By Alex Schmidt
As Manhattan’s grid begins to give way to a jumble of old Village streets west of Sixth Ave., Waverly Pl. turns from east-west to northwest. For a tiny stretch until it hits southeast-running Grove St., however, Waverly Pl. also continues on its east-west path, forming a small three-sided space bounded by the fork of Waverly Pl. on two sides and Grove and Christopher Sts. on the other. A three-sided building, the Northern Dispensary, occupies that triangle. It stands, filled with dust and rusting dental equipment, on the border between the colossal vertical development of the city that necessitated 90-degree angles, and the organic streets of Greenwich Village’s stout provincial past.
“It’s a beautiful building, it’s unique, right in the heart of the Village. We think it should be used for some social purpose and we’d like to play a part in that,” said Roy Leavitt of Greenwich House. “We’ve been unsuccessful so far.”
The Northern Dispensary has been vacant since 1998, when real estate investor William Gottlieb purchased it. Recently, Leavitt attempted to get in touch with Gottlieb’s heirs to determine whether they would like to do something with the Northern Dispensary. They even contacted a Gottlieb representative at Ernst & Young financial and real estate firm to no avail.
“There appears to be no easy way to contact anybody who is in a position to speak about the building’s future,” Leavitt said.
The building’s original deed restriction states it must be used to serve the “worthy poor.”
This is typical of Gottlieb’s style, which lives on even though Gottlieb himself passed away in 1999. He was an exception in the world of real estate investors, whose actions typically follow a predictable pattern: acquire, refurbish, sell. But Gottlieb, who drove a beat-up station wagon with broken windows, bought up scores of properties — many of them historic — that he famously did little or nothing with. When he died, Gottlieb left a property fortune valued at an estimated $100 million to $300 million to his sister, the equally private Mollie Bender, who, like her brother before her, hasn’t shown any inclinations to do much with all the property.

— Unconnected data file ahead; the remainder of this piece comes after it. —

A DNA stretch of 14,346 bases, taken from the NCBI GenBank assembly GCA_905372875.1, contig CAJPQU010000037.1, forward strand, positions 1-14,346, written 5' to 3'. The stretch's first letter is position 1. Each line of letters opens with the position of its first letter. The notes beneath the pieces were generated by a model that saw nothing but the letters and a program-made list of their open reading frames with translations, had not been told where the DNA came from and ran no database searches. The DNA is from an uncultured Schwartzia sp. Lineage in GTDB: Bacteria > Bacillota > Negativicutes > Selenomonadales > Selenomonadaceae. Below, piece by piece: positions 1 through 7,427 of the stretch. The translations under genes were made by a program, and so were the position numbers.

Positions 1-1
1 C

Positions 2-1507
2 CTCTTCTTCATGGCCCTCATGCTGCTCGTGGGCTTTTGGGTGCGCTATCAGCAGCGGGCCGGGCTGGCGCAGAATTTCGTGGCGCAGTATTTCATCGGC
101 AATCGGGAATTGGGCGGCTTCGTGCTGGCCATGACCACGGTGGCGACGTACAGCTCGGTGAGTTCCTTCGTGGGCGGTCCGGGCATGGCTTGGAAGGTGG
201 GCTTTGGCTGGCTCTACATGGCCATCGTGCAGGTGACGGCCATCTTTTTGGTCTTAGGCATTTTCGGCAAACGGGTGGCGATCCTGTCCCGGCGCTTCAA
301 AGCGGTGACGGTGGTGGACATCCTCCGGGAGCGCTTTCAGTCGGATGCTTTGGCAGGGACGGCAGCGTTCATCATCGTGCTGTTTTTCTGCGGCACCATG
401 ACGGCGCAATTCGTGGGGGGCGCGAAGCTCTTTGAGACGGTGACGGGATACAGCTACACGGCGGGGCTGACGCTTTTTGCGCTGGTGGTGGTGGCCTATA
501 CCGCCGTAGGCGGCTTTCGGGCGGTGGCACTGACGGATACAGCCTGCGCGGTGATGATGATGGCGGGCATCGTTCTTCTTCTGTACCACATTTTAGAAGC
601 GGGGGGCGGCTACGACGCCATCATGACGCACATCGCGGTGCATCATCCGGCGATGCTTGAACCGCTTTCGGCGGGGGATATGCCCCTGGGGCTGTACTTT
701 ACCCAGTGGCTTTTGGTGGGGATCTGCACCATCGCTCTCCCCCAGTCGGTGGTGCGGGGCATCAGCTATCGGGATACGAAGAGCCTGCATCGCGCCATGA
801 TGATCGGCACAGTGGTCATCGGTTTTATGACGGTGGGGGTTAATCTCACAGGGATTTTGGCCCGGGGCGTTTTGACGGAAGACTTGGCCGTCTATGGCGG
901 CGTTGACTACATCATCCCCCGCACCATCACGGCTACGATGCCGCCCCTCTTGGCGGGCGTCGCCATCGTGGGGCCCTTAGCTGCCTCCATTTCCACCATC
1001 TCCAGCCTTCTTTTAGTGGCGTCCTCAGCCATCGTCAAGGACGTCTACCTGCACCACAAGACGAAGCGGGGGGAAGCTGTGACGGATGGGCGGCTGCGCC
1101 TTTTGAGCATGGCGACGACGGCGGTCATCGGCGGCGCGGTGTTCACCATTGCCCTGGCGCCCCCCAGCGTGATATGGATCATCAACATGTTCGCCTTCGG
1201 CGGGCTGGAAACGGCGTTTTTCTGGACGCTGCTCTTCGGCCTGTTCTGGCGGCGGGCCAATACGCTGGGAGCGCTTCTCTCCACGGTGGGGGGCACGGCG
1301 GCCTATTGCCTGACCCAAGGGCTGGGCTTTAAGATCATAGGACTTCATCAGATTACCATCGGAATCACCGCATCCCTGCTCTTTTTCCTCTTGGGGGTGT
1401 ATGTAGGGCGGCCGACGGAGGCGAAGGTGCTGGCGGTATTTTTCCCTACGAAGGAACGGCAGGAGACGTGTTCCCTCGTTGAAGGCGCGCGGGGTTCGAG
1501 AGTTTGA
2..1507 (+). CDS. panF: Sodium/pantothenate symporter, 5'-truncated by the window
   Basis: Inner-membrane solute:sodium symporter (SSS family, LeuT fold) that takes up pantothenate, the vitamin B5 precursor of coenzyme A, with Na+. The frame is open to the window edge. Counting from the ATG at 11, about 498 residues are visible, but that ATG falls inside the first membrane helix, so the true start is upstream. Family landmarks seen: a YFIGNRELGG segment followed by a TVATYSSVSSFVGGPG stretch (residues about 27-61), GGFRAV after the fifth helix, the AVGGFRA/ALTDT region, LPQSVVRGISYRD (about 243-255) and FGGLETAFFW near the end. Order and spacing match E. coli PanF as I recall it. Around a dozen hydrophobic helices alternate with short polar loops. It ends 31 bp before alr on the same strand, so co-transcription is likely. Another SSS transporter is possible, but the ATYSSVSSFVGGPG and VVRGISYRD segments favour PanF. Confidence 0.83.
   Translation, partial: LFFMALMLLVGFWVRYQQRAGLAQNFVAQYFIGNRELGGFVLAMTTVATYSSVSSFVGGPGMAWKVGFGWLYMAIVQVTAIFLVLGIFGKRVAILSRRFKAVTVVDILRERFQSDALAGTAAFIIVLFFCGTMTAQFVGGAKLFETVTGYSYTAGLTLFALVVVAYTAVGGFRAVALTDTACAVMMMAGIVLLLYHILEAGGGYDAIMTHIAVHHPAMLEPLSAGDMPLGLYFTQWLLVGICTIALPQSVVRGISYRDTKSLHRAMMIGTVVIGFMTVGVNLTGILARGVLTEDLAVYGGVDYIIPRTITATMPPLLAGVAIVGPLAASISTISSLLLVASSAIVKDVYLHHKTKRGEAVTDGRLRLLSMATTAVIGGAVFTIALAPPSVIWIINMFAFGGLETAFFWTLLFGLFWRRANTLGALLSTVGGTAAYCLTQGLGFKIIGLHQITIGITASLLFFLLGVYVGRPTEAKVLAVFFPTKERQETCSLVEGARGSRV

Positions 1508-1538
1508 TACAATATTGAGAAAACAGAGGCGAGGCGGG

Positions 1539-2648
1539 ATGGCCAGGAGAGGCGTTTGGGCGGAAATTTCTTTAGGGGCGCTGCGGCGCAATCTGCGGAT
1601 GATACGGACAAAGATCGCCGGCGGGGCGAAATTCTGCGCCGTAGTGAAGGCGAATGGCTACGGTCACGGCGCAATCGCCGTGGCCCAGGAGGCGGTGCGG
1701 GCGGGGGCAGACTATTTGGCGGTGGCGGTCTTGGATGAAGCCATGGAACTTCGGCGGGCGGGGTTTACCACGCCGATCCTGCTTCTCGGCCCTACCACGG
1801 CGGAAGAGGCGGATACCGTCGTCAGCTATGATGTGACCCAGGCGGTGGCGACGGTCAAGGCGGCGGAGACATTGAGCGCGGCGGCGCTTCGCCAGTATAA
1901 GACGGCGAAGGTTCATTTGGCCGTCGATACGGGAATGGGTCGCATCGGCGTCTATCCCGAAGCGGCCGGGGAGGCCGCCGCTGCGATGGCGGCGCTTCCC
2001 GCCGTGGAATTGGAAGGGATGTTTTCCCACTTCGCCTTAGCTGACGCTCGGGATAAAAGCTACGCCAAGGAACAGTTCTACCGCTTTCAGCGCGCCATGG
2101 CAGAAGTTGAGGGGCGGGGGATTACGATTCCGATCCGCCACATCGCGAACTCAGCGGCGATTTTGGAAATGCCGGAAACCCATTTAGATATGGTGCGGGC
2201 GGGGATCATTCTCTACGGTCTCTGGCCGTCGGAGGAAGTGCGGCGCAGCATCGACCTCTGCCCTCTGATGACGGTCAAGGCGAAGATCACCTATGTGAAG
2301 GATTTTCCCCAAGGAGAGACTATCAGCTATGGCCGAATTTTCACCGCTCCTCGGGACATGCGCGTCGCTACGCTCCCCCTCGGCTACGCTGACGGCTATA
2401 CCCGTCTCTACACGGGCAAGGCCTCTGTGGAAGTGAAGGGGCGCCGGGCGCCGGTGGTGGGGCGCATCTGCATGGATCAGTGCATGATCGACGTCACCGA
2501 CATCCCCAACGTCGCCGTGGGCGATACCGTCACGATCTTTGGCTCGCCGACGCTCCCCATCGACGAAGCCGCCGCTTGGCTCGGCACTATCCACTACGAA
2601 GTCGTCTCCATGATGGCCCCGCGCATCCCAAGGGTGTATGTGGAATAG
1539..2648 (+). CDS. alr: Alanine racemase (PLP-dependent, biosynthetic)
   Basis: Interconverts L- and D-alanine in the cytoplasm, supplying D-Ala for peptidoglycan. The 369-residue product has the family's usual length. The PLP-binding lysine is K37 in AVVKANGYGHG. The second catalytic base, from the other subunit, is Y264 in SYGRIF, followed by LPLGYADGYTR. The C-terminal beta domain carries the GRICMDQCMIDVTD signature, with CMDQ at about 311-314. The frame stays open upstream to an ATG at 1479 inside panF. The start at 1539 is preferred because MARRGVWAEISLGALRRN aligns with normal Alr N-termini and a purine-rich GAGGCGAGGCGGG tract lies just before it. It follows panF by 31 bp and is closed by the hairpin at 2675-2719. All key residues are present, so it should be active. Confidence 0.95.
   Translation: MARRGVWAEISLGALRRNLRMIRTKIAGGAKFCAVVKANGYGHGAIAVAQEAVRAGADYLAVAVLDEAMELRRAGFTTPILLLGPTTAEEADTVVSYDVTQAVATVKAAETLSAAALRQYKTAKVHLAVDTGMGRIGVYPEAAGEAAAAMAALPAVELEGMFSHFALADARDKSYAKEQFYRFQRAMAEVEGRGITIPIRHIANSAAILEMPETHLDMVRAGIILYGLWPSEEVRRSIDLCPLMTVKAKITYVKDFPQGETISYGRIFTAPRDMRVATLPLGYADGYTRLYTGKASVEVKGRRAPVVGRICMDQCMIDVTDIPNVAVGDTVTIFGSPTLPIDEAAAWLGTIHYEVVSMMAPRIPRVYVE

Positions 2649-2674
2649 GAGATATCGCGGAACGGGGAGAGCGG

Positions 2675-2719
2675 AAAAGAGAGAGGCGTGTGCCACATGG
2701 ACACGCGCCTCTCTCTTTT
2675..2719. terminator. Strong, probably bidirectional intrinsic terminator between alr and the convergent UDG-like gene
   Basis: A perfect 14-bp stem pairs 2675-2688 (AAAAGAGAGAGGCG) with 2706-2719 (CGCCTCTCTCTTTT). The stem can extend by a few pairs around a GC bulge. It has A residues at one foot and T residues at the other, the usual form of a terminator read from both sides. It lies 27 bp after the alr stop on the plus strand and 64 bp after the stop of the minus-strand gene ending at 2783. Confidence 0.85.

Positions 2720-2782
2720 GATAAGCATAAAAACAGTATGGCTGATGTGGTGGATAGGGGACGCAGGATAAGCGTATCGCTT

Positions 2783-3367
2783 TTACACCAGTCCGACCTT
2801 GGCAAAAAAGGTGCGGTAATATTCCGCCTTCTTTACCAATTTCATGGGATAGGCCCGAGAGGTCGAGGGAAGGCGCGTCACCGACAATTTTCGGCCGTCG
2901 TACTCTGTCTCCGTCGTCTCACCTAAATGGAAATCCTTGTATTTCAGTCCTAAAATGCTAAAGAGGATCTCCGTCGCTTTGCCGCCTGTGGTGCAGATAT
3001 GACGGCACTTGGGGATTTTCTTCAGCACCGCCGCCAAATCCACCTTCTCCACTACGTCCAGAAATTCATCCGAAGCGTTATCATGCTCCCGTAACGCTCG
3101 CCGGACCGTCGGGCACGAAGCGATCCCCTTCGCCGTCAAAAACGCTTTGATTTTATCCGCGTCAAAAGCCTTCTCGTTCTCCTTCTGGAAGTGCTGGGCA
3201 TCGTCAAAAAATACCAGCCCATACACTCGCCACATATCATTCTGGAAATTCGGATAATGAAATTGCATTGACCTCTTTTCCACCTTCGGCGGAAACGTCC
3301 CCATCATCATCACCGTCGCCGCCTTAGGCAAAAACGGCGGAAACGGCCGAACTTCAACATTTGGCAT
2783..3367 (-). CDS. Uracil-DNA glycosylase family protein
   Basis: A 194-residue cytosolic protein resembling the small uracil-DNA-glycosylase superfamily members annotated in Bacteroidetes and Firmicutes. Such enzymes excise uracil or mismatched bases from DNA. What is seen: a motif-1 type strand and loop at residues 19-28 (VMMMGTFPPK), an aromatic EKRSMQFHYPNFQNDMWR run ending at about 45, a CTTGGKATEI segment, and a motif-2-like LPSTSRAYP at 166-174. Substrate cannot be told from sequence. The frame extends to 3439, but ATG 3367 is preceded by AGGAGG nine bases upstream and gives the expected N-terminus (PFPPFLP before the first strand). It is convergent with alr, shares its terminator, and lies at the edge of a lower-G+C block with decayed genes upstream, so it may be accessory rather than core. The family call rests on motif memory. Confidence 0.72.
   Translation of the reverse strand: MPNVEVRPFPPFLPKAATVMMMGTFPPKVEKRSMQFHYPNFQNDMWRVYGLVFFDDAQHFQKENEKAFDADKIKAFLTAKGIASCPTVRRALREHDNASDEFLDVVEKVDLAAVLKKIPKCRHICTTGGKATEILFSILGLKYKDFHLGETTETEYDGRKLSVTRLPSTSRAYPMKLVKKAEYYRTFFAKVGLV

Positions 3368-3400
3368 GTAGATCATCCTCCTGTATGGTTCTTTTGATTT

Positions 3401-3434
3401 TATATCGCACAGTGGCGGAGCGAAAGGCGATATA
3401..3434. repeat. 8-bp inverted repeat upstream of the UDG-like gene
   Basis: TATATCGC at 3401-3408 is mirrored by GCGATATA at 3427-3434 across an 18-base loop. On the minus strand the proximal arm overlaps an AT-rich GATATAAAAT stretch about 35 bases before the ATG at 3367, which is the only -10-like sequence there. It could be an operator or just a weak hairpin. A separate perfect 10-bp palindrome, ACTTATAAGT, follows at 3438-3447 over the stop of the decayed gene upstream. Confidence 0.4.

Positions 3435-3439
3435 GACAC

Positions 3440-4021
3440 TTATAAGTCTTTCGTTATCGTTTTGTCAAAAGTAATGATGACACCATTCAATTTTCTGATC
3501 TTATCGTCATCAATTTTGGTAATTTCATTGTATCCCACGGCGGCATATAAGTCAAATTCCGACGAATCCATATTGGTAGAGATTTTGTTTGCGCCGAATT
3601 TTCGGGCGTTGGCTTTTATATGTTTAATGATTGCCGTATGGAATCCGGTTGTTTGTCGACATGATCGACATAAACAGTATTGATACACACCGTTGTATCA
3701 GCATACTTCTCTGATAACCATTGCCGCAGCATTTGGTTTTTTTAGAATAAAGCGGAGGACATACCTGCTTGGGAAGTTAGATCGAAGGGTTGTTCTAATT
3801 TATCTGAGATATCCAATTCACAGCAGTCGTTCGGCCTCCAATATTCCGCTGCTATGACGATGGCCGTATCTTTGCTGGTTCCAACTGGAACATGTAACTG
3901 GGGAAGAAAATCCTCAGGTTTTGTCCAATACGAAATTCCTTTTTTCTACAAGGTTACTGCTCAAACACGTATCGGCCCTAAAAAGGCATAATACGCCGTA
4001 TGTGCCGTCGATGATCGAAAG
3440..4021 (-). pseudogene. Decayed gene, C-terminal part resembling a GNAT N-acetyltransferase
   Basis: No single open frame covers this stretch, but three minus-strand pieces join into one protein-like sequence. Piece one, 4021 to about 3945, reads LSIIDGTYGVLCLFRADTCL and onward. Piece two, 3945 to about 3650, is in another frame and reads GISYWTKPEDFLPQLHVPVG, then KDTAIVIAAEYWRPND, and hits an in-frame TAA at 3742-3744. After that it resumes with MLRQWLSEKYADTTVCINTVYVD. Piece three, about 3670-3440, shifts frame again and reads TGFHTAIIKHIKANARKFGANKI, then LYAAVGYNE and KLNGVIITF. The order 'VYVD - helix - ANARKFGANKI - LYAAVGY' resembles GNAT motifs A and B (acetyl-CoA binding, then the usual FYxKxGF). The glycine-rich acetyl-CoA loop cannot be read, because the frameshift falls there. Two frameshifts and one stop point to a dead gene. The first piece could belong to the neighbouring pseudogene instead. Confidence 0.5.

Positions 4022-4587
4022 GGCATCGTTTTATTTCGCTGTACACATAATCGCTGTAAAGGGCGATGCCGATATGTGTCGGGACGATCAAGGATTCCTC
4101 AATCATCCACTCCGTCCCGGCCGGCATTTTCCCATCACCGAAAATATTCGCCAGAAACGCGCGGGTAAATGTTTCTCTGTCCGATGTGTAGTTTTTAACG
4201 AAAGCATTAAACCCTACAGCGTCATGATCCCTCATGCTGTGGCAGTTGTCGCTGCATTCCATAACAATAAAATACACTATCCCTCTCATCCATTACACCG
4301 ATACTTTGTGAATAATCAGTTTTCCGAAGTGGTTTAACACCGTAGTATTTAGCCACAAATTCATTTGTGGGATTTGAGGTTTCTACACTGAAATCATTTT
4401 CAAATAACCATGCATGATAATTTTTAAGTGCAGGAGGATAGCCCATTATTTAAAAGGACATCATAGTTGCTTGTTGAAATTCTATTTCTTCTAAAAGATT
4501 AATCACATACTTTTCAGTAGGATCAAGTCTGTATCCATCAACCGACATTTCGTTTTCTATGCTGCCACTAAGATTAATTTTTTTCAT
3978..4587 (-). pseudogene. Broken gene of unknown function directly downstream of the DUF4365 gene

Gottlieb bought the Northern Dispensary from the Roman Catholic Archdiocese. Joel Zwilling, who worked at the archdiocese at the time, remembers that they had difficulty finding a buyer because a restrictive deed placed on the Northern Dispensary at the time it was built in 1831 stated that the property had to be used to provide medical care to the “worthy poor.” Zwilling says that the archdiocese, along with former owners, always adhered to the deed for the building, where Edgar Allan Poe was treated for a head cold in 1837 when it was a medical clinic.
Nowhere does the deed, however, prohibit the property from being used for nothing, and if one New York real estate owner could put it to that use, it was Gottlieb. The reluctance of Gottlieb and the Benders to change anything regarding their property has earned them the reputation in some circles of being the ultimate preservationists. But not everyone agrees.
“It’s such an incredibly special and historic building. It’s a shame for it to be sitting there empty,” said Andrew Berman, president of the Greenwich Village Society for Historic Preservation.
Leavitt added, “How you preserve a building is you use it; you keep it up.”
Leavitt’s proposed uses for the space include Greenwich House’s senior mental health and children’s mental health programs, which would conform to the deed.
However, Berman pointed out that because the deed is a private agreement, the government does not have the ability to enforce it. “I believe a private party would have to go to court to see that a deed is in force,” he said. “It would be incumbent upon somebody to protest the violation of the deed and to seek legal recourse in order to have it enforced.”
In the case of the Northern Dispensary, should the Gottlieb company ever rent the building to a tenant that doesn’t comply with the deed restriction, it’s not clear who might take a violation to court.
Still, the Benders are not doing anything with the property, much less putting it to a commercial use, which would also violate the deed. For the moment, unused, it remains a sentinel of sorts, standing watch between what New York is and what it once was.